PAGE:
Calcium may help to address the following conditions:
growing pains
In cases where vitamin E treatment does not relieve growing pains, increased calcium intake may help.
Alzheimer's disease
Calcium and magnesium block aluminum absorption -- of likely benefit to those with Alzheimers, since aluminum is associated with the plaques and tangles found in brains of affected patients.
amyotrophic lateral sclerosis
ALS has been linked to a condition of unbalanced minerals, which encourages abnormal uptake of toxic minerals such as aluminum. Specifically, insufficient dietary intake of calcium and magnesium appear to be positively associated with development of the disease.
cardiac arrhythmia
Calcium is important for regular heartbeat and muscle contraction.
Calcium deficiency is a factor in the development of osteoporosis, and therefore implicated in backaches and back injury. Calcium excess has also been associated with back pain, particularly when calcium and magnesium intake are disproportionate. (The commonly recommended ratio of calcium to magnesium is 2:1.)
blood pressure (high)
Findings are inconsistent regarding calcium's ability to reduce the risk of high blood pressure. However, suboptimal calcium levels are associated with the development of salt sensitivity and hypertension.
A minimum of 500 mg of calcium per day reduces the risk of osteoporosis (as well as osteomalacia and rickets). However, calcium supplements are not effective without help from magnesium, folic acid, vitamin D, and boron.
blood sugar disorders
Calcium is crucial to maintaining the body's pH balance. A deficiency in anionic calciums is linked to low pH, and a deficiency in cationic calciums is linked to high pH. These pH imbalances can result in hyperglycemia or hypoglycemia.
Deficient calcium intake is associated with bone deterioration. A combination of calcium supplementation and resistance exercise may slow postmenopausal bone loss by 30-50 percent.
Sufficient calcium intake can prevent or relieve menstrual cramps.
Calcium is important to normal sleep. Supplementation with 1500-2000 mg daily in divided doses can treat insomnia and restlessness due to calcium deficiency.
dental problems
Adequate dietary intake of calcium and phosphorus is essential for healthy teeth and bones.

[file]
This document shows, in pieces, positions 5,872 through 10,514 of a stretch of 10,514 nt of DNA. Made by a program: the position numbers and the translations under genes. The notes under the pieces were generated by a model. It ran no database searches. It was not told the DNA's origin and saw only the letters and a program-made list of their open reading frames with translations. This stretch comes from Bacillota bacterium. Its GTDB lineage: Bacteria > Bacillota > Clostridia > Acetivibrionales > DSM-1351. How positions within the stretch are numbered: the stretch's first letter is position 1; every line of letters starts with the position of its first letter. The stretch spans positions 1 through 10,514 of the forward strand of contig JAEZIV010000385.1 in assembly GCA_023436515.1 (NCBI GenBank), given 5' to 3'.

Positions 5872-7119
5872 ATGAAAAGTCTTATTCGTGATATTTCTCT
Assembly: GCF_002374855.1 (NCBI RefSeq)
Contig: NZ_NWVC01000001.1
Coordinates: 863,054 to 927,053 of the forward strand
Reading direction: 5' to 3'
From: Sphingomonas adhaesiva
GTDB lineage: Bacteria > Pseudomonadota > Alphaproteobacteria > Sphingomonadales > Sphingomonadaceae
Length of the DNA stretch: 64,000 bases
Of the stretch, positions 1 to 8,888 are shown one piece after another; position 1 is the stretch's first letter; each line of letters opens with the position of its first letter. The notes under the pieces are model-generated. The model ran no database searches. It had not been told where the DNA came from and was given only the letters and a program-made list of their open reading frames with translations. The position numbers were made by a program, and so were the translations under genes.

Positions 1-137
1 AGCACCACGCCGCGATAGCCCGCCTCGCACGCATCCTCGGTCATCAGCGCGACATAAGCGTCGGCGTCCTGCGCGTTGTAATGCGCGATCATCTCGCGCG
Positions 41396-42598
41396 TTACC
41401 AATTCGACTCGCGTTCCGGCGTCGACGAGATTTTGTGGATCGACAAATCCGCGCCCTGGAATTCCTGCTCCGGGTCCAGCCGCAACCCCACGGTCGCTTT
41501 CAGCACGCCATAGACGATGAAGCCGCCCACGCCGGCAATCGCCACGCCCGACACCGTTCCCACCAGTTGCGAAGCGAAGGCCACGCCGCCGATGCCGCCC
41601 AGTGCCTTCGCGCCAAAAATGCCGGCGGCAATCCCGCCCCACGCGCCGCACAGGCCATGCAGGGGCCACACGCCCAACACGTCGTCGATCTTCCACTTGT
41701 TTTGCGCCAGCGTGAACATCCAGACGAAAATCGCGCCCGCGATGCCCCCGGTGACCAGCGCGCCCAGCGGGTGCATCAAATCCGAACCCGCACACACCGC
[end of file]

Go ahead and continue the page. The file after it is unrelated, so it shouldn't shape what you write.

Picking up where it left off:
Depressed patients were helped significantly by a combination of 1000 mg of calcium gluconate and 600 IU of vitamin D, given twice a day for four weeks.
emotional disorders
Calcium supplements have what is termed a "biphasic" effect on mood. Low amounts elevate mood, but too much will depress nerve activity even to the extent of inducing psychosis. Interestingly, what is low for one person may be high for another. In one study of depressed patients, 1000 mg of calcium gluconate combined with 600 IU vitamin D were given twice daily for four weeks. These patients showed a significant elevation in mood compared to controls.
Pregnant women who take recommended levels of calcium have fewer pre-term and low birth-weight babies, and suffer lower incidence of pregnancy-related high blood pressure. However, intake in excess of 1500 mg per day can interfere with fetal absorption of the minerals zinc, iron and magnesium. The currently recommended intake is 1200 mg per day. Calcium and magnesium should be taken in a ratio of 1:1.
There is evidence that calcium intake of 1200 mg per day can reduce colon cancer risk by 75%. Calcium's protective effect depends on adequate levels of vitamin D.
intestinal health
Too much calcium can cause intestinal sluggishness.
leg cramps
Cramping of the legs at night often results from a mineral imbalance, most commonly reflecting calcium deficiency. Other possibilities include deficiencies of magnesium or potassium.
colon cancer
Studies have shown that calcium may help to prevent colon cancer. In at least one study, calcium supplementation was found to be more effective than dietary calcium in reducing colon cancer risk.
muscular dystrophy
Calcium and vitamin D are recommended for patients with muscular dystrophy, who typically show early signs of serious osteoporosis. This recommendation is based on benefits observed in healthy individuals.
Calcium supplements of 1500 to 2000 mg per day can reduce incidence of pregnancy related hypertension by 70% and preeclampsia by over 60%. Calcium and magnesium levels should be maintained at or around a ratio of 1:1 to avoid kidney stones and other issues.
carpal tunnel syndrome
Supplementation with a complex of calcium and magnesium (2:1 ratio) can reduce nerve irritation and muscle tightness, providing relief from carpal tunnel syndrome.

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